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Amazon DynamoDB: The AWS NoSQL database

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Amazon DynamoDB is a powerful and scalable NoSQL database service provided by AWS. It is suitable for a wide range of applications, from simple web and mobile apps to complex, high-traffic applications that require low-latency and high availability data storage

In recent years, with the explosion in data volumes to be processed, the use of NoSQL or "not only SQL" databases has soared, with the parallel emergence of new tools to manage them. Amazon DynamoDB is one of the most ergonomic and efficient NoSQL database management software.

A NoSQL database is not based on the standard architecture of relational databases, which are traditionally interacted with using SQL. In fact, SQL enables queries to be made on tabular databases.
NoSQL databases can be of different types:

  • Graph-oriented
  • Document-oriented
  • Key/value-oriented
  • Column-oriented

SQL databases are structured in tables, which makes them more difficult to distribute across different servers. To distribute them, you need to perform “vertical scaling”, which means increasing the power of the data.

They are less scalable and perform better than NoSQL databases, as the latter support horizontal scaling, which instead of requiring a single server to be scaled up, enables data to be distributed among several servers, thus sharing performance. In this way, the number of servers to be used can be modulated according to the power required.

On paper, NoSQL databases offer greater performance and scalability. Nevertheless, they require more technical expertise, as they lack some of the automatic functions that SQL databases have, such as transactions.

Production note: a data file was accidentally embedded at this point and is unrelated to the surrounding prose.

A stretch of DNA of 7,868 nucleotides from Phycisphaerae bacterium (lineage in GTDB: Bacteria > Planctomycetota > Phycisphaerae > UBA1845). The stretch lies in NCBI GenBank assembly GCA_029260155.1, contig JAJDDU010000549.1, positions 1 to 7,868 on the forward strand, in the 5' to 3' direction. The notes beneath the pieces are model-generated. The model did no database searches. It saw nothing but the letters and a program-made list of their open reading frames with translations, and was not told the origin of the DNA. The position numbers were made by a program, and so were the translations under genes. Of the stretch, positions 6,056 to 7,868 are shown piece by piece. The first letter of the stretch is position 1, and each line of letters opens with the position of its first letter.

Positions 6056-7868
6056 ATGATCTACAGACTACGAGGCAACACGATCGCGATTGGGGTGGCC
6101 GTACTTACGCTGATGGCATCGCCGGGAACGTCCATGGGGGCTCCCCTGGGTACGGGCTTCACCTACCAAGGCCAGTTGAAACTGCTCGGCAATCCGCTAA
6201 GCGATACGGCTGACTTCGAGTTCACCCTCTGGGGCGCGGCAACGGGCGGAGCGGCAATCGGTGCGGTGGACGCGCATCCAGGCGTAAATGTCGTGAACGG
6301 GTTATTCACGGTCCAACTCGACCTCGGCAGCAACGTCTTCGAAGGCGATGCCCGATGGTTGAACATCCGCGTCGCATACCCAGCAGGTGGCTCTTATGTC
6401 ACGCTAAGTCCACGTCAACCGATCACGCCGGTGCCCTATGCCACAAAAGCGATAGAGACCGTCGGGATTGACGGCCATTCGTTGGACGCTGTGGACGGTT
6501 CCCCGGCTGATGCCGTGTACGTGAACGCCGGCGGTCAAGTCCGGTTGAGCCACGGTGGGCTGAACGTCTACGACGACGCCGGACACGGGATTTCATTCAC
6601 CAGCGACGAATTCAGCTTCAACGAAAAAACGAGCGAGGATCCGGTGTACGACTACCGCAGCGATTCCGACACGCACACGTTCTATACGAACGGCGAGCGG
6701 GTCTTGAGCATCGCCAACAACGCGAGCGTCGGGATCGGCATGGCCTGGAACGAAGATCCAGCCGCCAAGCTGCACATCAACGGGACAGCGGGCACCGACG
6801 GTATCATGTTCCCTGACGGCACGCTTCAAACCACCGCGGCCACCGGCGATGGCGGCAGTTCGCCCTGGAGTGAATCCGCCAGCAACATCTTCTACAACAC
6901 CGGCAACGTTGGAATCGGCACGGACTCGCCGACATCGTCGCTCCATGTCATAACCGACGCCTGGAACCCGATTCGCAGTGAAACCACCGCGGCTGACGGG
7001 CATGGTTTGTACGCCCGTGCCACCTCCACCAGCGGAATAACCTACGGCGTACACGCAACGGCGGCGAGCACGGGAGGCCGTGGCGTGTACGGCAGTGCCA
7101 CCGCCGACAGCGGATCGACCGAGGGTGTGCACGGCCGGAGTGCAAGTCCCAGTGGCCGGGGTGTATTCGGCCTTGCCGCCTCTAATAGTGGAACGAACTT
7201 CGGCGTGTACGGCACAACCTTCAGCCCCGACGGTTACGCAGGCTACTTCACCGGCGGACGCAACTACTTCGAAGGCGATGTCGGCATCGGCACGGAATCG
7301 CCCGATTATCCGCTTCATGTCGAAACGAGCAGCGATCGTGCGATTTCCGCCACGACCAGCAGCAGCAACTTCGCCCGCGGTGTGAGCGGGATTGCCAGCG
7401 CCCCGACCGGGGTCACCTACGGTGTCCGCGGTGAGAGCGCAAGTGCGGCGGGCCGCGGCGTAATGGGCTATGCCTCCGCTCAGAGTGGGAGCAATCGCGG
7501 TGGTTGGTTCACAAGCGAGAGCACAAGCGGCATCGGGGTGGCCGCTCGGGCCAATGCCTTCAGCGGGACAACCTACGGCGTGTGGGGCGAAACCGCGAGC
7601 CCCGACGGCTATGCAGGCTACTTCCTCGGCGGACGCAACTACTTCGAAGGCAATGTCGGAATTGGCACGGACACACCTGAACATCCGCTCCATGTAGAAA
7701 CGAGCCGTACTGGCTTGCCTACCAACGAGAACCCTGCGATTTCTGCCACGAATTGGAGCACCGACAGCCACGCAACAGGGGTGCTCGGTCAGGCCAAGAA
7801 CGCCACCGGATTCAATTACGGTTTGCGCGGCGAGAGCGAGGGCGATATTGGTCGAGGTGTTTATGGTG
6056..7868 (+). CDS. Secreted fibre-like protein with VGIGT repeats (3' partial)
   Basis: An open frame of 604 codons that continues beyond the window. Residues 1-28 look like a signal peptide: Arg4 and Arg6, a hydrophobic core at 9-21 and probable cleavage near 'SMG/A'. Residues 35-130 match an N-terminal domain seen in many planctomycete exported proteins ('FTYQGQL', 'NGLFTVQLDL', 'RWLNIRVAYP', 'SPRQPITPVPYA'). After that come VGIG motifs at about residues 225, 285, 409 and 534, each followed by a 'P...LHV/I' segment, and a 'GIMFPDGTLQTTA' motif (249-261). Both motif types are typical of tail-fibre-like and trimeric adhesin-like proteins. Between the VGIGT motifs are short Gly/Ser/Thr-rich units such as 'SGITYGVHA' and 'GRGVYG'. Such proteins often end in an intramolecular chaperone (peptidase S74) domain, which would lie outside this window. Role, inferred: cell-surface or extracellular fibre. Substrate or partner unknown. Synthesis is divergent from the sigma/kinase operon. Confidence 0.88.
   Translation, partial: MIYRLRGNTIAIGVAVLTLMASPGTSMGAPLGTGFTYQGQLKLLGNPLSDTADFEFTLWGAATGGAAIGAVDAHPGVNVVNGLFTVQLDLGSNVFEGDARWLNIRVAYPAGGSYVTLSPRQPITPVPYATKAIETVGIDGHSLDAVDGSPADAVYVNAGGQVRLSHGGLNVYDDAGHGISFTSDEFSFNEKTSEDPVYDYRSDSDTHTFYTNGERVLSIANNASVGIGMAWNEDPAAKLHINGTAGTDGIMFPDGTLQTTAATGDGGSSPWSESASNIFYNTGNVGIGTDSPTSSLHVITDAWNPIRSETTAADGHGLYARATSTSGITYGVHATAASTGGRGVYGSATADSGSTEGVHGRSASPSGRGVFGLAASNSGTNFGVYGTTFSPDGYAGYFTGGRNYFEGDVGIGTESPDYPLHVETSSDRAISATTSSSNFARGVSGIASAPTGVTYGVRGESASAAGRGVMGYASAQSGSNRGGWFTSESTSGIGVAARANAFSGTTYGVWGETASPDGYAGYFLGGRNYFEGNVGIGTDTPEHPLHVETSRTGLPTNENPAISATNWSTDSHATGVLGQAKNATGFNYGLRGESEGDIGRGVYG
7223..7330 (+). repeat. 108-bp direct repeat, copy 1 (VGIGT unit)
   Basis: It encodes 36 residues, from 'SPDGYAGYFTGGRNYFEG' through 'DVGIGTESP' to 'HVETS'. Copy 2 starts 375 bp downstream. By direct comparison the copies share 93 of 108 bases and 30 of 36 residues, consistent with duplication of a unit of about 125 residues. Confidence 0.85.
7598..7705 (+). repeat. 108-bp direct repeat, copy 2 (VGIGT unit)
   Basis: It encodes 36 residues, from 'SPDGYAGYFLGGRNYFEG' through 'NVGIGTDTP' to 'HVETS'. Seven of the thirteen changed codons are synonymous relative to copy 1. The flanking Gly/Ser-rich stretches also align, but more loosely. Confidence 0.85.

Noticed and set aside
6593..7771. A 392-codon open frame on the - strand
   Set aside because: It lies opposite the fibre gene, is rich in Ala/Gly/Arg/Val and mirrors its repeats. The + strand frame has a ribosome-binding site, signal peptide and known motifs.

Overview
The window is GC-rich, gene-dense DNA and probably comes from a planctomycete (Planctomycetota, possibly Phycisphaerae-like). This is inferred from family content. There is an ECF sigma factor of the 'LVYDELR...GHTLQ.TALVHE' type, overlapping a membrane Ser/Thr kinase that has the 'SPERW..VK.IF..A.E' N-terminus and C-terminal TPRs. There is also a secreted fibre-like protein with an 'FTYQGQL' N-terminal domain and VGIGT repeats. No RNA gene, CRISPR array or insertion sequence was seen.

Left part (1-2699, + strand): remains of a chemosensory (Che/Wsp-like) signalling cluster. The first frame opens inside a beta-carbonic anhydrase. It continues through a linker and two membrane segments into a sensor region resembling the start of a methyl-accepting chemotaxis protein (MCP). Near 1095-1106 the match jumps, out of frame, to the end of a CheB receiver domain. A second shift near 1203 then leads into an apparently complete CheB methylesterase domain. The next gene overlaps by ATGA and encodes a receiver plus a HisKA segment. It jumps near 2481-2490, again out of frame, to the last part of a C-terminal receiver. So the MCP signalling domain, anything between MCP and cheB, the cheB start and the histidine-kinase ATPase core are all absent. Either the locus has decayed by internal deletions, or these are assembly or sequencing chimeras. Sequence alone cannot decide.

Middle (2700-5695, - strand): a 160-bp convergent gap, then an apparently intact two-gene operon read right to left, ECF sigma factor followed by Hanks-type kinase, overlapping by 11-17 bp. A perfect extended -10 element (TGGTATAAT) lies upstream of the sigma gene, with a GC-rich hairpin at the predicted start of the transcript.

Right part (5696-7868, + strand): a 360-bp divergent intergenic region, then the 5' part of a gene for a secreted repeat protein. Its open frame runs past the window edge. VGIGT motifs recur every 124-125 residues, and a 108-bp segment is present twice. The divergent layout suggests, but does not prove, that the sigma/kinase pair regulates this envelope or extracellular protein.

For large enterprises, who need to store a large amount of data, NoSQL databases enable much greater flexibility and support for more data, with a large number of possible structures.

What is Amazon DynamoDB?

DynamoDB offers a fully managed database service, with integrated security, backup, restore and in-memory caching for Internet-scale applications.

This means that applications can be created and managed in the cloud using the software, without the need for a single server.

All this is taken care of by the application. It’s important to note that this is a multi-model database: it’s key/value-oriented, but also document-oriented.

First, a few words on the history of DynamoDB, according to Werner Vogels, AWS architect and Amazon Chief Technology Officer.

The popular e-commerce platform is made up of hundreds of decoupled services, developed and managed in a decentralized way. Each service retains its own data and has an API that other services can use. Most importantly, access to the data of a service that is not its own is not permitted. Amazon’s rapid growth meant that this database architecture was no longer adequate.

A solution had to be found to the fact that databases needed to be more scalable, and communication between data from different services was becoming essential. In response, they began to develop a set of storage and database technologies to meet the scalability and reliability requirements of the Amazon.com e-commerce platform.